Oxford Street will be pedestrianised by 2020, the Mayor of London’s office has announced.
The central London shopping hub is one of the busiest in the capital and is visited by more than four million people a week, according toThe Times.
The plan will be rolled out in two stages to reduce disruption on the 1.2-mile stretch.
Valerie Shawcross, London’s deputy mayor for transport, told the London Assembly that the plan was to ban all vehicles from Tottenham Court Road to beyond Selfridges and the entrance to Bond Street Tube station.
The ban will be first implemented on the eastern section, from Oxford Circus onwards, she said.
The plan, reported in The Times, is part of new mayor Sadiq Khan’s commitment to tackle air pollution in the city.
He has already pledged to introduce a charge for the most polluting vehicles.
One study two years ago named Oxford Street as the most polluted street in the world, mainly because it is used by about 270 buses a day, the newspaper reported.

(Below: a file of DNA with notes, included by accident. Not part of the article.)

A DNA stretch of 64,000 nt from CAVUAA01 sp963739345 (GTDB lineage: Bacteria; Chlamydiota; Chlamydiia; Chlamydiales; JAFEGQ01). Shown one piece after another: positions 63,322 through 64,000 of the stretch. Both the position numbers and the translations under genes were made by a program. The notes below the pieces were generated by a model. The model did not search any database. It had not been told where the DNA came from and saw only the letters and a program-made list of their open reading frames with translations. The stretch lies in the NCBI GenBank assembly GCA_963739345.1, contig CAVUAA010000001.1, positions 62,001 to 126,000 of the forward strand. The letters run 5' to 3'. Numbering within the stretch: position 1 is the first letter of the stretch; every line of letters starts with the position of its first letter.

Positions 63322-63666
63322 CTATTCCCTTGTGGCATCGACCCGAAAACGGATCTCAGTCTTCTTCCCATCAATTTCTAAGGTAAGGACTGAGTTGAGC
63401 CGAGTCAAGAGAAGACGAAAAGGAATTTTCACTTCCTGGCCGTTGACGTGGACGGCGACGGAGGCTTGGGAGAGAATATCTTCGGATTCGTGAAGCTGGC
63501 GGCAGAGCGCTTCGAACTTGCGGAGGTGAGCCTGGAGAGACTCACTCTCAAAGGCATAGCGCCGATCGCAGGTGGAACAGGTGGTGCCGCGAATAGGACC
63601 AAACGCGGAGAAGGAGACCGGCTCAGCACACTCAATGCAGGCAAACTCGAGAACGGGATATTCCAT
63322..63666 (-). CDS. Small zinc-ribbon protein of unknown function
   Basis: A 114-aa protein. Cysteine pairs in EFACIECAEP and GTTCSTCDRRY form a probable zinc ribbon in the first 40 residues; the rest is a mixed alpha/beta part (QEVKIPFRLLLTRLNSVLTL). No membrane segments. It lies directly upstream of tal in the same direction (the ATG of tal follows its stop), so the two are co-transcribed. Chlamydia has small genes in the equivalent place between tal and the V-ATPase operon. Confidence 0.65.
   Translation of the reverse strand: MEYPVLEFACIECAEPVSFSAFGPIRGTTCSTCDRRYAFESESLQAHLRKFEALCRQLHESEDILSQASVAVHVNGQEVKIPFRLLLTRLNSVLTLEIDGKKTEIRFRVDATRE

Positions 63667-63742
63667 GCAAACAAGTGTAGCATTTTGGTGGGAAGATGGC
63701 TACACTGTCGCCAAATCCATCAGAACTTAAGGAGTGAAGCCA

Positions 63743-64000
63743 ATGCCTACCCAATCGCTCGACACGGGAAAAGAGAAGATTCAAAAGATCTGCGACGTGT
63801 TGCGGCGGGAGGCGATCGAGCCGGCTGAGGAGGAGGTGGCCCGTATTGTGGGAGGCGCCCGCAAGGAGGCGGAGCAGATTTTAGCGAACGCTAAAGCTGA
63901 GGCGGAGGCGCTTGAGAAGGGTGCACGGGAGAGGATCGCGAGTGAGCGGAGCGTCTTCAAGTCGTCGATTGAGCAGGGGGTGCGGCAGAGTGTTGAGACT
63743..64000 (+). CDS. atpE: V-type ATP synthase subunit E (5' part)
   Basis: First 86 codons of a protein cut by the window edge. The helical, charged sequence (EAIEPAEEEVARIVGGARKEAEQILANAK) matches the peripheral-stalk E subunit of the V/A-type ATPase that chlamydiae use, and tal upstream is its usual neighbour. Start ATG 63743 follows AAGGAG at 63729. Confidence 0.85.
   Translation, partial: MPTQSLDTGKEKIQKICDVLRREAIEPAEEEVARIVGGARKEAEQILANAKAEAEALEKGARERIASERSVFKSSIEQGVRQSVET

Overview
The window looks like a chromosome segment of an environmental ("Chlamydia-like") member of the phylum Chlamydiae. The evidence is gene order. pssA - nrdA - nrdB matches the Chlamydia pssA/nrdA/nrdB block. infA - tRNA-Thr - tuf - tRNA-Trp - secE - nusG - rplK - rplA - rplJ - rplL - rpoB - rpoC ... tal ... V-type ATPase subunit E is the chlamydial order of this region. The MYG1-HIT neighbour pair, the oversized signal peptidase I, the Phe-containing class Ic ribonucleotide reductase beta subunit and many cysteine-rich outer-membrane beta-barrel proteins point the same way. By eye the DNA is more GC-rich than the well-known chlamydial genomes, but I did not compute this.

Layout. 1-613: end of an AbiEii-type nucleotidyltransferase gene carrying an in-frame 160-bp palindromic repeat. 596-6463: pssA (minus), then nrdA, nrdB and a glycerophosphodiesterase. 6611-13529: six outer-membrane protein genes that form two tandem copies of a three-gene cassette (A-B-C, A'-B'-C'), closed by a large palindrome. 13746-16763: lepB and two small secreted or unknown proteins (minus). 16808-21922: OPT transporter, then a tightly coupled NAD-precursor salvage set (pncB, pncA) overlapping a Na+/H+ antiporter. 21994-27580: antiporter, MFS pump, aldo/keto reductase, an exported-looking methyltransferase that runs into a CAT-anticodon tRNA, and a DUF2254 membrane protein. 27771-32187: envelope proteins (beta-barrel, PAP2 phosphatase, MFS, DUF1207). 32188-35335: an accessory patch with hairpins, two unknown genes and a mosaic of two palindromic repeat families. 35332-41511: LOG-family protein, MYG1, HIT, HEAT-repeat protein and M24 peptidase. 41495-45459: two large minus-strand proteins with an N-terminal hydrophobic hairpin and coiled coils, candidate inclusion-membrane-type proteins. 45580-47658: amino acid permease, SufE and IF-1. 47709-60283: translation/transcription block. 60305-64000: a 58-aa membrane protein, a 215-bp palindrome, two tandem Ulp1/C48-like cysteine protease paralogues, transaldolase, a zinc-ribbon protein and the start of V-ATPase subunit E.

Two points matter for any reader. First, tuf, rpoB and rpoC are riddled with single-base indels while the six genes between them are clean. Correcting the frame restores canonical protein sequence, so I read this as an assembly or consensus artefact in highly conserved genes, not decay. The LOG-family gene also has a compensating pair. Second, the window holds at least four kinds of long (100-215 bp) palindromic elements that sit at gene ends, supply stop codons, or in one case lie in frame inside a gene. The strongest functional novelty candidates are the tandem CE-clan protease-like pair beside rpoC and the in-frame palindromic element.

The pedestrianisation will coincide with the opening of Crossrail – a new east-west train line – which is expected to boost the number of shoppers significantly.
Stations are scheduled to open at Tottenham Court Road and Bond Street in December 2018.
Cars are already banned on most of Oxford Street between 7am and 7pm on every day apart from Sunday, but it is a major thoroughfare for buses and taxis.
Siwan Puw, policy manager at the London Chamber of Commerce, said: “Doing the work in stages means trading will continue more easily. However, we need to ensure continuity of service in the area during the changes.”